Purpose: Motivated by upper echelon theory, this paper aims to examine the association between gender and the cannabis industry in the USA from both policy and an organizational perspective. Design/methodology/approach: This paper examines two novel data sets in two legal adult-use cannabis states. First, it examines how city council gender diversity relates to city opt-out measure decisions, barring cannabis operations and forgoing related tax revenues. Second, it examines how management gender diversity relates to organizational performance. Findings: Results suggest that, from a policy perspective, cities with higher council gender diversity are less likely to propose an opt-out measure to city taxpayers. From an organizational perspective, results suggest that female representation at the highest level is associated with higher sales in the retail sector of the cannabis industry. Research limitations/implications: Findings are somewhat limited by data availability and may not be generalizable to all adult-use legal states. While the study recognizes the possibility of self-selection bias in the results, robust analyses is performed to limit this possibility. Finally, while the study wholly recognizes that gender is not binary, it is limited to a binary gender variable based on the gender recognition software used in this study. It is also understood that this may not accurately capture the richness of a more inclusive examination of gender. Practical implications: Results from this study inform communities on the impact of city council gender diversity on policy outcomes and related tax revenue levels. Further, results inform the adult-use cannabis industry on benefits derived from executive-level gender diversity. Social implications: Evidence suggests that gender diversity has a significant impact on the adoption of legalized adult-use cannabis policy. Social benefits from legalization potentially include increased revenues from taxes, decreased spending on cannabis enforcement, decreased health costs and decreased drug-related violence. Many of these benefits substantially impact communities disproportionally burdened by former prohibition. Additionally, the results indicate that gender is associated with the level of sales within cannabis organizations, generating debate about the possibility of economic performance in the absence of historical executive gender barriers. Originality/value: This paper provides an initial empirical examination of gender diversity within and around the rapidly evolving adult-use cannabis industry in the USA.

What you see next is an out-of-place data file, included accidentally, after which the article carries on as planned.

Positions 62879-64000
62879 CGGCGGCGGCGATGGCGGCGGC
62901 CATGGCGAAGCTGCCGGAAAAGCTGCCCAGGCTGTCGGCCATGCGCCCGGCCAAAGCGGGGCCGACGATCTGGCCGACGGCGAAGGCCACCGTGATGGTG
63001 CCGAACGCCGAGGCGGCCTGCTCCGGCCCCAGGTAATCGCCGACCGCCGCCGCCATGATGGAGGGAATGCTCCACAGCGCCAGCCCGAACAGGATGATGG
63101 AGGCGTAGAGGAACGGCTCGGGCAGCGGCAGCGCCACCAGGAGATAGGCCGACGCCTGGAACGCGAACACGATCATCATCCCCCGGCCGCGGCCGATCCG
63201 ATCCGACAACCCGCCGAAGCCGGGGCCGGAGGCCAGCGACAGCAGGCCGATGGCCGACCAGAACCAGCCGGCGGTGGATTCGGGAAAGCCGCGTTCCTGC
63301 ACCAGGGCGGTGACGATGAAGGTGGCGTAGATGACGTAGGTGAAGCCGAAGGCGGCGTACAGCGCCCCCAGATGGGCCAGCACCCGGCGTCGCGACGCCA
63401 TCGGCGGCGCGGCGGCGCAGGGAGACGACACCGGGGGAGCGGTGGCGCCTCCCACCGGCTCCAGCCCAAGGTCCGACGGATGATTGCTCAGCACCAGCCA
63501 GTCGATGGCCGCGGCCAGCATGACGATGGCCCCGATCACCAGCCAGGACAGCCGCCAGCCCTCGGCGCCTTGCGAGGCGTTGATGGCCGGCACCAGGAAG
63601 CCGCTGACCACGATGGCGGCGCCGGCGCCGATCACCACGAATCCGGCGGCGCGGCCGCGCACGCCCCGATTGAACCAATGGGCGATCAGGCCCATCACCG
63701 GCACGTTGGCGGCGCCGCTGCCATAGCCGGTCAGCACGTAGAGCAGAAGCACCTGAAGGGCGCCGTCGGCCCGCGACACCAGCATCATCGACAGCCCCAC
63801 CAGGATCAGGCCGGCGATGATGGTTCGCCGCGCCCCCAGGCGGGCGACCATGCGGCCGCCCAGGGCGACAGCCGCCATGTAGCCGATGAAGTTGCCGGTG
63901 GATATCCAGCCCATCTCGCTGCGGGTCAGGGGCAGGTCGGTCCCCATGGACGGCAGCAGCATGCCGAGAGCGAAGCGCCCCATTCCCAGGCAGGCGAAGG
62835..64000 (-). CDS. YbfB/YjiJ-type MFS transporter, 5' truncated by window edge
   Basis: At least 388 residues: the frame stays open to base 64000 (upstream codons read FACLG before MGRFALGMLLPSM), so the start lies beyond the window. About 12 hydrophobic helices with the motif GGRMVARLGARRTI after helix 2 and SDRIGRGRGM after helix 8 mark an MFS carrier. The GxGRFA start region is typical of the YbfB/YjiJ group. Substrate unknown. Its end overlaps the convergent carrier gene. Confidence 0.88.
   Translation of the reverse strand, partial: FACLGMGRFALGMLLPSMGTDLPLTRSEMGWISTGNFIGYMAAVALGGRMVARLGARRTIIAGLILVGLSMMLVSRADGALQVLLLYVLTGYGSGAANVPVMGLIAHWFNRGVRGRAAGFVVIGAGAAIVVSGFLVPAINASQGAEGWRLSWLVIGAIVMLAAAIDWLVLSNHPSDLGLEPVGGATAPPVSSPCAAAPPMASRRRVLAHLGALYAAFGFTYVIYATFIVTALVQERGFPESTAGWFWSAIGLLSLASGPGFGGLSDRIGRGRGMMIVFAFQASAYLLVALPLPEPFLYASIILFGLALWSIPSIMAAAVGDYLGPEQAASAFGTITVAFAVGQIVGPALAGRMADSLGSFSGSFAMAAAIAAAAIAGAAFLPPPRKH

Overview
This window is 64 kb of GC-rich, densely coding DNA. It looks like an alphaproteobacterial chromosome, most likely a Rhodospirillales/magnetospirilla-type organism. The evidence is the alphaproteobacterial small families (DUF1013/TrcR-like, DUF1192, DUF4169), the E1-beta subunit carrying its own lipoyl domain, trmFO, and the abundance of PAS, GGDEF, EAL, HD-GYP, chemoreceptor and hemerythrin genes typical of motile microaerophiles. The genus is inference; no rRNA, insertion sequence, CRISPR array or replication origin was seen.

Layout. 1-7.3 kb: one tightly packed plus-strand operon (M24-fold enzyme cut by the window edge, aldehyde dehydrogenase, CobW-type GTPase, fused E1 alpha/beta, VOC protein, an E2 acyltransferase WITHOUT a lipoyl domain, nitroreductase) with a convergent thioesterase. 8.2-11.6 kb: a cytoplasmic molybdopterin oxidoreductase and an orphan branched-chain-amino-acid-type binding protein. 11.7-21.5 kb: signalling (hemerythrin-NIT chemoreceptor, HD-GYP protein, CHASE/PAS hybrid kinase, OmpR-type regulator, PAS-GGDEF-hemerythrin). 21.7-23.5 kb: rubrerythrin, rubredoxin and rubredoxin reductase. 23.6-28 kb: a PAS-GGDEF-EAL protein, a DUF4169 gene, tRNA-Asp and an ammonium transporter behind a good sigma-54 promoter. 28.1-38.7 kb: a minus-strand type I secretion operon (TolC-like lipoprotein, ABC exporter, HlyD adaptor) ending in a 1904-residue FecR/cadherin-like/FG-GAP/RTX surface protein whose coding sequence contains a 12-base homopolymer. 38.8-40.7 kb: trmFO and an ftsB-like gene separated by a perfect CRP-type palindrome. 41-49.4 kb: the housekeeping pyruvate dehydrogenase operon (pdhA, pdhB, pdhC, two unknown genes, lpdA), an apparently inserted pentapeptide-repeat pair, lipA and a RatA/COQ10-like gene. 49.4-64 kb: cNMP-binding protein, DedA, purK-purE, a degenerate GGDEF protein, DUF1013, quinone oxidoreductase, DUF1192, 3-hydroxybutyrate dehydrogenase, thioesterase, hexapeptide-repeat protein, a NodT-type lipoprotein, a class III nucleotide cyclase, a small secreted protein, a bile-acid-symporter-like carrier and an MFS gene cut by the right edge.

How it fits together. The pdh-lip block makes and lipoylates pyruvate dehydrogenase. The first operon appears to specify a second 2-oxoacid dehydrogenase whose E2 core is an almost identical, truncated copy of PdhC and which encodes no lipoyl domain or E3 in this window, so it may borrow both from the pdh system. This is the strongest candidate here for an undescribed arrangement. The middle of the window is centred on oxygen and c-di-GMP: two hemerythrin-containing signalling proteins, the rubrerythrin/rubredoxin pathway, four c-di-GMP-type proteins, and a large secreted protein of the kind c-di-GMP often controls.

|Number of pages||32|
|Journal||Sustainability Accounting, Management and Policy Journal|
|State||Published - Jan 31 2020|
- Social policy